Columnists

Dirty coal exposes Kenyans to health crisis

protest

Participants in Greenpeace and environmental activists demonstration in Nairobi on June 12, 2019 against the construction of a coal power plant in Lamu. FILE PHOTO | NMG

Summary

  • It is intriguing that Kenyan authorities continue to allocate resources to fund coal exploration and mining.
  • The continued pursuit of coal exploration and mining by the people that are meant to protect these communities is a frustration to suffering Kenyan communities.
  • The billions allocated to mining of coal need to be redirected to ensure off-grid communities have access to energy from renewable resources that Kenya is endowed with.

It is exactly two years since the national environment tribunal cancelled the license for building a coal power plant in Lamu. Among the issues raised was the potential impacts of the coal power plant to the livelihoods of the local communities, the environment and health.

Burning of fossil fuels such as coal is the main cause of the rising global temperatures and the current climate crisis.

Kenya is faced with various climate disasters; droughts, floods, locusts and its people are at a loss. It is intriguing that Kenyan authorities continue to allocate resources to fund coal exploration and mining. Budgetary allocation of Sh1.3 billion to exploration and mining of coal is not a good use of resources to help communities that are facing a climate crisis.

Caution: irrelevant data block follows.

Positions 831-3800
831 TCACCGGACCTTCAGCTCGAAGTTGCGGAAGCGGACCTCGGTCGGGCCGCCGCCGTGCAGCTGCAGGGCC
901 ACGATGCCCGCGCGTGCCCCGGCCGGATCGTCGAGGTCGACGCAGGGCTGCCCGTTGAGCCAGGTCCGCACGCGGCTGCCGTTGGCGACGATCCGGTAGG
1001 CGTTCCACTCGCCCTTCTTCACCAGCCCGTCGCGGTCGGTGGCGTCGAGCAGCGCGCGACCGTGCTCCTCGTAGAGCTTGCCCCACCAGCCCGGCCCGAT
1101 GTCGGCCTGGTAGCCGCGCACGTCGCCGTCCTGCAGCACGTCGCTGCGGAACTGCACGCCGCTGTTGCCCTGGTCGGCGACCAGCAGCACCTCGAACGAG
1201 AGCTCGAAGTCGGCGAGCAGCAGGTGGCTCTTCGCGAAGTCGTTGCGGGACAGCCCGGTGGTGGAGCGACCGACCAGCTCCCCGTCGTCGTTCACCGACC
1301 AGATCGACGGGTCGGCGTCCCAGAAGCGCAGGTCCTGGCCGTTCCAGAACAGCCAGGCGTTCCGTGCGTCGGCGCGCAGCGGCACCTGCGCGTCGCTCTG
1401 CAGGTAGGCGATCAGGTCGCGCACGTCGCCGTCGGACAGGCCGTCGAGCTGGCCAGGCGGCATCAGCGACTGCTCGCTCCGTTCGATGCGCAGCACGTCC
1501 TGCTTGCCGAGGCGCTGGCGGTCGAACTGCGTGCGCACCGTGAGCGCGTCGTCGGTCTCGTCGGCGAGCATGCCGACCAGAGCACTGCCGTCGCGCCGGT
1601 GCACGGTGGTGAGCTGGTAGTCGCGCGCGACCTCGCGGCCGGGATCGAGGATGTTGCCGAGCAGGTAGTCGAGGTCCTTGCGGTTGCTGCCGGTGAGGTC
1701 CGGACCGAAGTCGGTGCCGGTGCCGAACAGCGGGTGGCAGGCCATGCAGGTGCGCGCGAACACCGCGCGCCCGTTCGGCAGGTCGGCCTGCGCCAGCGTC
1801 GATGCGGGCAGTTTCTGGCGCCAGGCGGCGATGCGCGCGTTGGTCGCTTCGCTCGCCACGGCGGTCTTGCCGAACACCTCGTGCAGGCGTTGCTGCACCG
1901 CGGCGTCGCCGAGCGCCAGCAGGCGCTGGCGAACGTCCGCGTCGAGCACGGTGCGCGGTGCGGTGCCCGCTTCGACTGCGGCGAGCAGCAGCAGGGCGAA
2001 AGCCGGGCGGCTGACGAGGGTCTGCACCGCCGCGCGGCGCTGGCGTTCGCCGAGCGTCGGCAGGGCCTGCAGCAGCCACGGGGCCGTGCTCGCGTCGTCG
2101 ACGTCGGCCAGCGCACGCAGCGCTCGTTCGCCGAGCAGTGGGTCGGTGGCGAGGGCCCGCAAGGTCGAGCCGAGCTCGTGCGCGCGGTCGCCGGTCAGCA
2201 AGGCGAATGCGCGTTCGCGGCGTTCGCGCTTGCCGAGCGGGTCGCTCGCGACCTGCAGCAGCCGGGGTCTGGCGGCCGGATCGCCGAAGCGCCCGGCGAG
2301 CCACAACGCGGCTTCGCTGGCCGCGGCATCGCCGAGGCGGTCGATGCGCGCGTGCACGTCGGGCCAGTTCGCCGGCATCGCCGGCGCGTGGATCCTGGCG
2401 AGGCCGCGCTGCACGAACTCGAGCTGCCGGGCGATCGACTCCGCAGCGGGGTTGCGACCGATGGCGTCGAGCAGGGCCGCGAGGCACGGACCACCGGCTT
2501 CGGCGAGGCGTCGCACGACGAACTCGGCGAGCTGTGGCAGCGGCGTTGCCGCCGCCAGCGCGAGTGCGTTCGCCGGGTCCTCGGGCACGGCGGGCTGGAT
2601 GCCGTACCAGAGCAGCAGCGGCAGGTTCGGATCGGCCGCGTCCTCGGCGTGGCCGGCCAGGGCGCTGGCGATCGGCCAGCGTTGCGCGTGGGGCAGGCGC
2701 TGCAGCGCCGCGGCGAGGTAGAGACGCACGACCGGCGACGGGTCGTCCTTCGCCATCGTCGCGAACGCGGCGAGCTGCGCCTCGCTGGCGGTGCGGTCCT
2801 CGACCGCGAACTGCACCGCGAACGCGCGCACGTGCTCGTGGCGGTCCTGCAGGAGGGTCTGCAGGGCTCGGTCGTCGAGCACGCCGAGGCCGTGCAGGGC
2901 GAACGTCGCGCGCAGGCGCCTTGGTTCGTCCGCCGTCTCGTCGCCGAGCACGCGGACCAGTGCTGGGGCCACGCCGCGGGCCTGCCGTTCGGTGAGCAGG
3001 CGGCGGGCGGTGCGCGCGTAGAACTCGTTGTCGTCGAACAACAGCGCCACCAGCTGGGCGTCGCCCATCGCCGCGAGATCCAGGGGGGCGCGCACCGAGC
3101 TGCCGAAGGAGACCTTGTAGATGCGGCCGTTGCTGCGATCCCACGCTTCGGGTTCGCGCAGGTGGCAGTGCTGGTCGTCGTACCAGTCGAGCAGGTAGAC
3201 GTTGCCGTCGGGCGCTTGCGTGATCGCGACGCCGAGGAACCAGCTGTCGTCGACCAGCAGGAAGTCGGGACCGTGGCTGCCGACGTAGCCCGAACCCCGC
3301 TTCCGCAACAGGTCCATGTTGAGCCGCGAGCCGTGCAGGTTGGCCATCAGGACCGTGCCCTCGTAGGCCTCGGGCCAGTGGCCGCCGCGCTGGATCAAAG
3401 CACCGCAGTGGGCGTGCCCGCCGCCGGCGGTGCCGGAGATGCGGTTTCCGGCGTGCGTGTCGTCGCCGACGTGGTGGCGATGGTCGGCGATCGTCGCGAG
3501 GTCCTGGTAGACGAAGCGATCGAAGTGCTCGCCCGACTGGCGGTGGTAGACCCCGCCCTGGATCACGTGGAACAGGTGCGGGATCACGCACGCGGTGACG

The impacts of Covid-19 are being disproportionately felt by many Kenyans, coupled with the climate crisis and ever-increasing cost of living. The need to help Kenyans to rebuild their lives and livelihoods is at an all time high. Implementing measures that support and improve local production through enabling services, and products will help Kenyans to build resilience to shocks such as climate impacts and disruptions.

It is important that the government allocate funds and resources to measures that will ensure communities are building back better.

Many communities are voicing out concerns, including the Lamu and Kitui communities where the government has proposed to build a coal power plant and coal mining respectively. The continued pursuit of coal exploration and mining by the people that are meant to protect these communities is a frustration to suffering Kenyan communities.

Reliable and affordable energy from renewable sources in Kenya is needed to improve well-being. The billions allocated to mining of coal need to be redirected to ensure off-grid communities have access to energy from renewable resources that Kenya is endowed with.

Amos Wemanya, Greenpeace Africa campaigner.